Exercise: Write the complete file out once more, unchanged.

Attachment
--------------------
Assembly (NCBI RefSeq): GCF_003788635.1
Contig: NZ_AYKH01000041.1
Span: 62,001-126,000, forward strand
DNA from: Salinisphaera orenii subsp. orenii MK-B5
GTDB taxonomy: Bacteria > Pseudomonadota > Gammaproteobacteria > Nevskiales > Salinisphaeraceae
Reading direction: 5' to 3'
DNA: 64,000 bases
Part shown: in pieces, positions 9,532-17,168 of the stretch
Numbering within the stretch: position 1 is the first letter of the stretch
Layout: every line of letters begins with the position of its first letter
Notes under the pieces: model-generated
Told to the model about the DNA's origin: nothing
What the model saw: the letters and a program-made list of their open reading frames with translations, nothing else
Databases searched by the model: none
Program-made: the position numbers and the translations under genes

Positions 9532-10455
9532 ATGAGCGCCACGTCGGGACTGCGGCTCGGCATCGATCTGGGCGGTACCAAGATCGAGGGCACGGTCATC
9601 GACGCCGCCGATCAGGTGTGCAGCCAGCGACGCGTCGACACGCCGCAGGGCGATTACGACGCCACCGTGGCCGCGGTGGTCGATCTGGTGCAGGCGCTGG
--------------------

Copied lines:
Assembly (NCBI RefSeq): GCF_003788635.1
Contig: NZ_AYKH01000041.1
Span: 62,001-126,000, forward strand
DNA from: Salinisphaera orenii subsp. orenii MK-B5
GTDB taxonomy: Bacteria > Pseudomonadota > Gammaproteobacteria > Nevskiales > Salinisphaeraceae
Reading direction: 5' to 3'
DNA: 64,000 bases
Part shown: in pieces, positions 9,532-17,168 of the stretch
Numbering within the stretch: position 1 is the first letter of the stretch
Layout: every line of letters begins with the position of its first letter
Notes under the pieces: model-generated
Told to the model about the DNA's origin: nothing
What the model saw: the letters and a program-made list of their open reading frames with translations, nothing else
Databases searched by the model: none
Program-made: the position numbers and the translations under genes

Positions 9532-10455
9532 ATGAGCGCCACGTCGGGACTGCGGCTCGGCATCGATCTGGGCGGTACCAAGATCGAGGGCACGGTCATC
9601 GACGCCGCCGATCAGGTGTGCAGCCAGCGACGCGTCGACACGCCGCAGGGCGATTACGACGCCACCGTGGCCGCGGTGGTCGATCTGGTGCAGGCGCTGG